This represents an 80% increase since IPO. In addition to the escalators in our current leases, MGP has the right-of-first-offer to acquire the real estate assets of MGM Springfield and future gaming developments at Empire City, which sits just north of Manhattan. This embedded pipeline of opportunities will help continue to grow our rental revenues in the future and further enhance our portfolio as we also explore opportunities with other potential tenants. We continue to communicate with a number of gaming, hospitality and leisure operators to explore potential real estate transactions that would help grow their businesses, generate immediate liquidity and replace financial debt with predictable long-term leases. I believe MGP will be even more successful in the future than it has been over its past five years. We're well positioned for future growth and able to continue to deliver long-term value to shareholders.

I will now turn it over to Andy to discuss our financial results.

Andy H. Chien -- Chief Financial Officer & Treasurer

Thank you, James. I'll start with providing some highlights for a few items in our first quarter financial results. We recognized $188.3 million of rental revenue on a GAAP basis. Cash rental payments received by MGP and our pro rata share of joint venture cash rent was in total, $243.7 million. That consists of $206.9 million from the MGM master lease and $36.8 million from our share of the MGP BREIT joint venture master lease. Our share of distribution received from the joint venture was $15.2 million. Consolidated net income was $115.4 million.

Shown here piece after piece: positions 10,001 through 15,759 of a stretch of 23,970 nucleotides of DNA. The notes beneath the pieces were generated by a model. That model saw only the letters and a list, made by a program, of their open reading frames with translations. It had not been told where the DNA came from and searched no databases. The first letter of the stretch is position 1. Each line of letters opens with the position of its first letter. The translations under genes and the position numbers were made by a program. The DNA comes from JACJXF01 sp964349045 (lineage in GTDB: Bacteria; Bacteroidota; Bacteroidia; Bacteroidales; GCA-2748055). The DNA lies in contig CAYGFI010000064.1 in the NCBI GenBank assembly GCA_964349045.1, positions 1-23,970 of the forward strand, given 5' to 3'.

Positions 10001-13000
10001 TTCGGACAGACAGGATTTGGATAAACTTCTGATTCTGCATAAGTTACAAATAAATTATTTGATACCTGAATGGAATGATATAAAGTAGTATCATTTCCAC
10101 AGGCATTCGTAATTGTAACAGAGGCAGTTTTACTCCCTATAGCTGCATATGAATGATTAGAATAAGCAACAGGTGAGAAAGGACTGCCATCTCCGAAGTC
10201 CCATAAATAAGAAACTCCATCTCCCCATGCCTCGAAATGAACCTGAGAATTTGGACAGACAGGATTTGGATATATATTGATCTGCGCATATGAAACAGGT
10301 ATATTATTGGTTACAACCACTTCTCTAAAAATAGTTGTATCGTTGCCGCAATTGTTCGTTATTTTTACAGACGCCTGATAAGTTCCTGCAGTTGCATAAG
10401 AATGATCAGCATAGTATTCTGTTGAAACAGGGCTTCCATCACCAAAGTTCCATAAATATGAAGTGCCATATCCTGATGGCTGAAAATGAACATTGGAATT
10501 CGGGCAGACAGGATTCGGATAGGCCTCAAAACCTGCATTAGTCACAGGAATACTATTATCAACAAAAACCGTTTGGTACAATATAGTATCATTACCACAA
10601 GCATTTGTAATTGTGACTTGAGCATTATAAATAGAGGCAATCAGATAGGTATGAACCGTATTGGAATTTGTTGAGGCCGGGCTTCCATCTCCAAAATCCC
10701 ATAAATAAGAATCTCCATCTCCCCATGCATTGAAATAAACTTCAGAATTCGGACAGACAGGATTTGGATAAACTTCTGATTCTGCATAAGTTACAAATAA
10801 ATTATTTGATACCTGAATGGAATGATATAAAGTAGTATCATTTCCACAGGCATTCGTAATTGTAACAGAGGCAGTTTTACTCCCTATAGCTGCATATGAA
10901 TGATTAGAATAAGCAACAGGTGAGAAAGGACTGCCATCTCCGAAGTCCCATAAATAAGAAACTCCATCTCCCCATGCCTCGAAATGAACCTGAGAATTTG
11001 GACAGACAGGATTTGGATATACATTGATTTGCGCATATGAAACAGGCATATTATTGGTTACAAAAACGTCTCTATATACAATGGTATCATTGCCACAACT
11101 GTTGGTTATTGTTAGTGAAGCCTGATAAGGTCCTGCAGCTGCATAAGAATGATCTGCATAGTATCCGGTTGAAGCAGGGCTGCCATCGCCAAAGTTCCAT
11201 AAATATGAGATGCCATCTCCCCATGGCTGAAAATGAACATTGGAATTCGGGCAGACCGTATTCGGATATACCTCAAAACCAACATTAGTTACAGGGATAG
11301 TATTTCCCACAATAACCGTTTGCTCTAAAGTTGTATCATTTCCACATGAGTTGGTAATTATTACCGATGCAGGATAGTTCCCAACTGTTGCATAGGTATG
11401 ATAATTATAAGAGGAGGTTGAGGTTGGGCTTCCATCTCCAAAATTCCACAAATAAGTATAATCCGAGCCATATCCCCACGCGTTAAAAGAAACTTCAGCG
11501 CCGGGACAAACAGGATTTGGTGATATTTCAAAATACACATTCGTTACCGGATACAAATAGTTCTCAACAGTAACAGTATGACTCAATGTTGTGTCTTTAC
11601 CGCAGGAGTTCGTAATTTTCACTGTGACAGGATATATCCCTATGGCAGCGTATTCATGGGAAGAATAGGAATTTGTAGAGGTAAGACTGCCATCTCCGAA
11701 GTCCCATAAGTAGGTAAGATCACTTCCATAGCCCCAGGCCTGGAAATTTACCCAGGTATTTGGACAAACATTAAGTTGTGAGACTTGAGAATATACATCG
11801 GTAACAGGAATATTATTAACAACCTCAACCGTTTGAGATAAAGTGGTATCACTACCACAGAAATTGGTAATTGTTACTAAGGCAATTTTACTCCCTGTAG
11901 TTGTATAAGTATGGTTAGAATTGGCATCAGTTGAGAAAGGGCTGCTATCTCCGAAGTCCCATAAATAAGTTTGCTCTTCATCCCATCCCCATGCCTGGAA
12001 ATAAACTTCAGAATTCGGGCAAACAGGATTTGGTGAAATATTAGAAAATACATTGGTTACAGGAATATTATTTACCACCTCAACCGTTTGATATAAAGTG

Consolidated AFFO was $166.9 million or $0.60 per diluted operating partnership unit. Consolidated adjusted EBITDA was $240.9 million. G&A expenses for the quarter were $3.7 million and our dividend was [$0.495] per share, which represents $1.98 on an annualized basis. As James mentioned, the operating partnership redeemed 37.1 million OP units from MGM using cash on hand and proceeds from the public equity offering. The following equity offering was executed successfully and the $2.85 million greenshoe was exercised in full, resulting in total net proceeds of $676 million.